Thanks for reading and commenting about my blog postings. My goal is to accurately document the genealogy of my family and allied families living in Chesterfield County, SC and Anson County, NC. If you have a Chesterfield County surname you are interested in please send me an e-mail.

Friday, October 28, 2016

Early Quaker Meeting House and Cemetery~Pee Dee Meeting

NC Historical Marker
It’s amazing how you can grow up in an area but not know a whole lot about the area you live in. Such in the case of my upbringing  in rural Anson County, North Carolina. Since my youth I have gained a real appreciation for the past history of the surrounding area.

Long before The Color Purple House became a a movie icon; I roamed all over the lands nearby as a teenager growing up. I knew that it (the house) was taken over by the Yankee during the Civil War and it is said that soldiers were buried in it’s back yard. Back then, in the 1950’s and 1960’s, it was known as the Numer Hedrick Home. 2

Many of the old cemeteries in Anson and surrounding counties that we knew of as children are now lost forever and/or deliberately destroyed. Cemeteries like the old Scottish cemetery near Morven, NC which is almost lost and only a very few individuals could take you directly to the cemetery. The Gathings Family Cemetery near Jones Creek on what was known as Gathings land in the 1950's where only one stone remains today once held many stones in my youth. 

Another cemetery that came to my attention recently is the Old Quaker Cemetery near the Pee Dee River. I had heard of the Quaker cemetery but knew no one who knew exactly where the Old Quaker cemetery was located. I received an E-mail form a genealogical researcher in Charleston, South Carolina a few week ago about this cemetery which led me to research the cemetery and see what I could find about it’s location.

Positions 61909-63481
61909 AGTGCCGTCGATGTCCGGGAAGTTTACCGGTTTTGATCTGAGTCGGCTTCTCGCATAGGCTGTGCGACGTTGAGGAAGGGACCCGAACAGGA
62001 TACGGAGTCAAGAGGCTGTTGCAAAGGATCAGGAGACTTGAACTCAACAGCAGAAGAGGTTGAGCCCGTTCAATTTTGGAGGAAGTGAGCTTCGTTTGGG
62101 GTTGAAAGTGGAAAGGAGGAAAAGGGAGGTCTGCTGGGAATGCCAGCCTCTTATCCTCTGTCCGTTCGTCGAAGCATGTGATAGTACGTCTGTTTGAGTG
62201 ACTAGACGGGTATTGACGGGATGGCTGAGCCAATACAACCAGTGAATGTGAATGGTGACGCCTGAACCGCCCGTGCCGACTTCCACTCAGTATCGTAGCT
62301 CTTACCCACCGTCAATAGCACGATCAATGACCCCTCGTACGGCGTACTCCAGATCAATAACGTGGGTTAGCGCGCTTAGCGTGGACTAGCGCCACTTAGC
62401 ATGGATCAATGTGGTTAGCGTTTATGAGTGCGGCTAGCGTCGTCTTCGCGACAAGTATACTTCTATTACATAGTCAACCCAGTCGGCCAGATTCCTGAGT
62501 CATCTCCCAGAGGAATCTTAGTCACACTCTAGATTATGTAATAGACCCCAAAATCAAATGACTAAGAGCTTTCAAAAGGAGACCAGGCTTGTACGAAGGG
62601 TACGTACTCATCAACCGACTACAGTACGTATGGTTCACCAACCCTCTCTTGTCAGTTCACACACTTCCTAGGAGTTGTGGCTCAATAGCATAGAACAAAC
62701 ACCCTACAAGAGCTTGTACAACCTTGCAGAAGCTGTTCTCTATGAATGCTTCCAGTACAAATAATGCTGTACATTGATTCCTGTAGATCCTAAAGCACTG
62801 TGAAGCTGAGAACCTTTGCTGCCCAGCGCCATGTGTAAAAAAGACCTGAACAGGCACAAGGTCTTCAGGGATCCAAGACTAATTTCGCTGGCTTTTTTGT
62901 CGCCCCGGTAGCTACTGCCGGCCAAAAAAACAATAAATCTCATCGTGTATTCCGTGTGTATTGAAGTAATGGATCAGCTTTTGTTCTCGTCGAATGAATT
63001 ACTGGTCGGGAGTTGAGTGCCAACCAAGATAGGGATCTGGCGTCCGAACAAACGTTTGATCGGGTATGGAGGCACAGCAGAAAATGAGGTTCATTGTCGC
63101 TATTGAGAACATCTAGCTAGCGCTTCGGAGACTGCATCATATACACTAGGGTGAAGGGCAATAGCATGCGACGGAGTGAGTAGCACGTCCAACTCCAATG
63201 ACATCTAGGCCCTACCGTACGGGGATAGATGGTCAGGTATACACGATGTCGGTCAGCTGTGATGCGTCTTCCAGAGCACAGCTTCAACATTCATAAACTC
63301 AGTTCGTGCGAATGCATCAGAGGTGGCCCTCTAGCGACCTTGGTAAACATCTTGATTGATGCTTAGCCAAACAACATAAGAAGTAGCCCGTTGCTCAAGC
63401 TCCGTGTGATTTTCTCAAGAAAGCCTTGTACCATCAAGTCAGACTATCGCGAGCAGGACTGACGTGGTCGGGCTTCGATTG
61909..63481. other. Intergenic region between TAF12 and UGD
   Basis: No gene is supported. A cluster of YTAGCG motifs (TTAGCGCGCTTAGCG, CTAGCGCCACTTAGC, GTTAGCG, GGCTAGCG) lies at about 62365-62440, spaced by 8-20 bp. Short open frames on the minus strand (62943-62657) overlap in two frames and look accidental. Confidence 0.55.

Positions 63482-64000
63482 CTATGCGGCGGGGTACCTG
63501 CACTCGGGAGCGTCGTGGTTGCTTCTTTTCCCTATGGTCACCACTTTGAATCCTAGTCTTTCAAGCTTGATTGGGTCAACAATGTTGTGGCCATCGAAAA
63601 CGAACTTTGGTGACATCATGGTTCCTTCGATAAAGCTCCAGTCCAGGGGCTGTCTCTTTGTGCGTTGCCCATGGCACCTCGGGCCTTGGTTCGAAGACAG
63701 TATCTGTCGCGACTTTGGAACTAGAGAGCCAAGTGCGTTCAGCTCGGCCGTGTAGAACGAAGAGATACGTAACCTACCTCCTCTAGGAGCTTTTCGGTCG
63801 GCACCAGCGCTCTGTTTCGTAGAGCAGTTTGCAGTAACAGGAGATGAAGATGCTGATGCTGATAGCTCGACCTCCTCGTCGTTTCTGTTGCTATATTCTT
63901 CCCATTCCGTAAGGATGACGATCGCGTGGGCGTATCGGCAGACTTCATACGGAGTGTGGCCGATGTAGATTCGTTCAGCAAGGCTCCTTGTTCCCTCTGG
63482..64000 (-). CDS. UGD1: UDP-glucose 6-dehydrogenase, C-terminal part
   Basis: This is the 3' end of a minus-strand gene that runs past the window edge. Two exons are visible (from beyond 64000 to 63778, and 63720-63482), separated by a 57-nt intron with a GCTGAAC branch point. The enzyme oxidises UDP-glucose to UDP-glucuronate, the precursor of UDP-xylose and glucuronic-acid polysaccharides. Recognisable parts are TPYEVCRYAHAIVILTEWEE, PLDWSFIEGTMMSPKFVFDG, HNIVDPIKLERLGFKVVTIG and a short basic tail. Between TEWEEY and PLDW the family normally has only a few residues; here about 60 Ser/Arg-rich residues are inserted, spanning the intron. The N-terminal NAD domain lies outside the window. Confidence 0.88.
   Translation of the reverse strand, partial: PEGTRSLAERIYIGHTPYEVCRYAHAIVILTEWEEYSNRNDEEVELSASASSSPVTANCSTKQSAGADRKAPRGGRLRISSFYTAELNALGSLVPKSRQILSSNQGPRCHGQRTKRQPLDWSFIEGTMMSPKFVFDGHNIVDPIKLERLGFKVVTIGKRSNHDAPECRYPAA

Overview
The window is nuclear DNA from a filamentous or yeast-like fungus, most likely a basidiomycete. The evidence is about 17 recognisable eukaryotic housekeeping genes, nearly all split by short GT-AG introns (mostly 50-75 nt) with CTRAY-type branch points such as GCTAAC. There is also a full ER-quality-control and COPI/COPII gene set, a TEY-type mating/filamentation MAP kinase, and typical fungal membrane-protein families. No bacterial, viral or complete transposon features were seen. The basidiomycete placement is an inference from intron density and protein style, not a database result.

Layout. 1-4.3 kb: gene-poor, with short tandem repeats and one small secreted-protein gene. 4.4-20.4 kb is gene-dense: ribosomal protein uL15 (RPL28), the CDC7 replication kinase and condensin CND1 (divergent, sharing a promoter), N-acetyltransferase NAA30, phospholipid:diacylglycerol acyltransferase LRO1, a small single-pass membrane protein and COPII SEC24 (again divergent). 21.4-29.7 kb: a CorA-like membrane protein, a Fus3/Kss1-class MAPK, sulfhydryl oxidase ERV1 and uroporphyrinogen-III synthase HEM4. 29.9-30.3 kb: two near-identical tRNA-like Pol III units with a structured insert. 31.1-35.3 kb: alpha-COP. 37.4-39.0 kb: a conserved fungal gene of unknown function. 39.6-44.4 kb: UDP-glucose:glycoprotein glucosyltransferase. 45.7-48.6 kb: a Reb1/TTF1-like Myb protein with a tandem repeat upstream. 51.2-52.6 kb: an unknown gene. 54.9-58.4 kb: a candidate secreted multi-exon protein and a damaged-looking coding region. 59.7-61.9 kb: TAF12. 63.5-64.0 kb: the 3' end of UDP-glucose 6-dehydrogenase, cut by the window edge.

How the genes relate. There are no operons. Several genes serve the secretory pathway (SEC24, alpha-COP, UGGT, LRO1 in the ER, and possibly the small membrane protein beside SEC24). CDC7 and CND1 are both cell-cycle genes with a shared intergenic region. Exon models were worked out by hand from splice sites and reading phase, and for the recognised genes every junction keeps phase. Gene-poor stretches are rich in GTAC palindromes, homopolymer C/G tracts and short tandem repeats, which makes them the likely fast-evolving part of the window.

In the land deeds of Anson County, in Deed Book K, page 367 we find the following: 3
Part of a tract of land granted to William Stone as by Patent appears dated April 20th 1745, and conveyed by him to said Benjamin Moorman as by Deed dated the ___day of___17 Beginning at a Sweet Gum in the South Side of the Sandy Branch and runs No. 17 Et. 30 Poles to a Hickory then So. 73 Et. 12 Poles down the Sandy Branch to the first station containing Two (2) acres of Land be the same more or less Including the Burying Ground and Meeting House of the Society of People called Quakers.

Deed Book K_367

From "The History of Anson County" by Mary L. Medley, pages 211-212 - "The Moormans and Clarks settled with other Quaker families on Hitchcock and Solomon Creeks and at one time had a meeting house and cemetery near Hailey's Ferry on the pee Dee Rivers. Early member of the Auld family were also Quakers. 4

This information was carried in a series of "Everett Sketches" in the Rockingham Post Dispatch in 1927.
Pee Dee River Area, NC
In the 1960’s Trent Strickland of Hamlet, NC took it upon himself to research and document most what is known today about the Old Quaker Cemetery. The results of his research were printed in an article entitled “The Forgotten Quaker Meeting of Richmond County, N.C.” was published by the Journal of the North Carolina Friends Historical Society; Volume XXIII Spring 2001 Number 1.5 6

He [Strickland]  was also responsible for the erection of a NC Historical Marker K-58 at the intersection of US 1 and Rosalyn Road, Richmond County, NC.7
Pee Dee Meeting
“Strickland submitted his research to Guilford College to the North Carolina Friends Historical Society in 2000 and it was published as an article in their Spring 2001 journal. He applied to the state historical archives departments for an historical marker and that was approved and erected in summer 2001 on U.S. 1 at Rosalyn Road near Cordova. The N.C. Friends Society also approved funding for a marker at the cemetery, which was dedicated in November 2001.” 8

The old Quaker Cemetery is on private property and no longer accessible. A local historian told me that only 3 tombstones are visible within the cemetery boundaries.

[3] Anson County North Carolina Deed Book “K” page 367’
[4] Mary L. Medley, History of Anson County, North Carolina: 1750-1976 (Baltimore, Maryland: Clearfield Company, 1976), pages 211-212.
[10] Topographical map courtesy of MT Gathings. 

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